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The "Efficacy-Effectiveness Gap": Historical Background and Current Conceptualization

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  • Clementine Nordon
  • Helene Karcher
  • Rolf H H Groenwold
  • Mikkel Zöllner Ankarfeldt
  • Franz Pichler
  • Helene Chevrou-Severac
  • Michel Rossignol
  • Adeline Abbe
  • Lucien Abenhaim
  • GetReal consortium
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BACKGROUND: The concept of the "efficacy-effectiveness gap" (EEG) has started to challenge confidence in decisions made for drugs when based on randomized controlled trials alone. Launched by the Innovative Medicines Initiative, the GetReal project aims to improve understanding of how to reconcile evidence to support efficacy and effectiveness and at proposing operational solutions.

OBJECTIVES: The objectives of the present narrative review were 1) to understand the historical background in which the concept of the EEG has emerged and 2) to describe the conceptualization of EEG.

METHODS: A focused literature review was conducted across the gray literature and articles published in English reporting insights on the EEG concept. The identification of different "paradigms" was performed by simple inductive analysis of the documents' content.

RESULTS: The literature on the EEG falls into three major paradigms, in which EEG is related to 1) real-life characteristics of the health care system; 2) the method used to measure the drug's effect; and 3) a complex interaction between the drug's biological effect and contextual factors.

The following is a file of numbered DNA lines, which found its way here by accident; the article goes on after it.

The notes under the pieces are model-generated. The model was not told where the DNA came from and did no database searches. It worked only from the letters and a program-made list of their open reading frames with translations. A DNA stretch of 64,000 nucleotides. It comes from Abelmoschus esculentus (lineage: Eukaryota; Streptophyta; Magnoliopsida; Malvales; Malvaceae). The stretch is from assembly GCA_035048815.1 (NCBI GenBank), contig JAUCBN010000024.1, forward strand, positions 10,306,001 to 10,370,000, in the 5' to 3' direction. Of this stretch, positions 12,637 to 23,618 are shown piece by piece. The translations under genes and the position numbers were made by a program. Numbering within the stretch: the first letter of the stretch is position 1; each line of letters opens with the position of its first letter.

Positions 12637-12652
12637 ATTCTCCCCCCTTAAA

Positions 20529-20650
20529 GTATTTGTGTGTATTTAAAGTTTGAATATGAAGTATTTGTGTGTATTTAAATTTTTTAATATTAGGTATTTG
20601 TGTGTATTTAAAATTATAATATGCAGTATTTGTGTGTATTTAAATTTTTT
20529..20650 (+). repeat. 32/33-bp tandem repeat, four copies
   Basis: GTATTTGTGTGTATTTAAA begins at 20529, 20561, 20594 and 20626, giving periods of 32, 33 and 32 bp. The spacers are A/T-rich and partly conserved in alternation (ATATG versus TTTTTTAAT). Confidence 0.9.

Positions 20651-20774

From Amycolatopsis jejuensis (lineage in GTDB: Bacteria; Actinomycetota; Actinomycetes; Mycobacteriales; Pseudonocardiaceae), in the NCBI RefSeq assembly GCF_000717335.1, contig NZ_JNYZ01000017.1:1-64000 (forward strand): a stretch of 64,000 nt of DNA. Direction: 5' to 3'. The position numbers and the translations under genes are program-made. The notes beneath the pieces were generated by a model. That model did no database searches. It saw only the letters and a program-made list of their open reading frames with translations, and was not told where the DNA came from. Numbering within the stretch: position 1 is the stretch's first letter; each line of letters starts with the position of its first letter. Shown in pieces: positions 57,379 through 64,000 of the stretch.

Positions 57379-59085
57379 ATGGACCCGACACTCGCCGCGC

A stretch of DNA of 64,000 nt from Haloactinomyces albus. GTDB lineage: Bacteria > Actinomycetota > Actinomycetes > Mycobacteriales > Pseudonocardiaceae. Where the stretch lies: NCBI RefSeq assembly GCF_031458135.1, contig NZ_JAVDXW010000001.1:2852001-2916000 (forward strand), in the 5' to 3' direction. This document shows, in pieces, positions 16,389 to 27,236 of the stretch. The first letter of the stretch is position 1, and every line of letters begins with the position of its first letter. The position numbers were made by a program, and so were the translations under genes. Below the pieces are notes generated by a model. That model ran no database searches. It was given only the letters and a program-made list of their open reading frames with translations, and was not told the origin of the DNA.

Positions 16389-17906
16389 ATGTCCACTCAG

CONCLUSIONS: The third paradigm provides an opportunity to look beyond any dichotomy between "standardized" versus "real-life" characteristics of the health care system and study designs. Namely, future research will determine whether the identification of these contextual factors can help to best design randomized controlled trials that provide better estimates of drugs' effectiveness.

Original languageEnglish
JournalValue in health : the journal of the International Society for Pharmacoeconomics and Outcomes Research
Volume19
Issue number1
Pages (from-to)75-81
Number of pages7
ISSN1098-3015
DOIs
Publication statusPublished - Jan 2016
Externally publishedYes

    Research areas

  • Clinical Trials as Topic, Drug Therapy, Health Knowledge, Attitudes, Practice, Humans, Product Surveillance, Postmarketing, Treatment Outcome, Journal Article, Research Support, Non-U.S. Gov't

ID: 49778694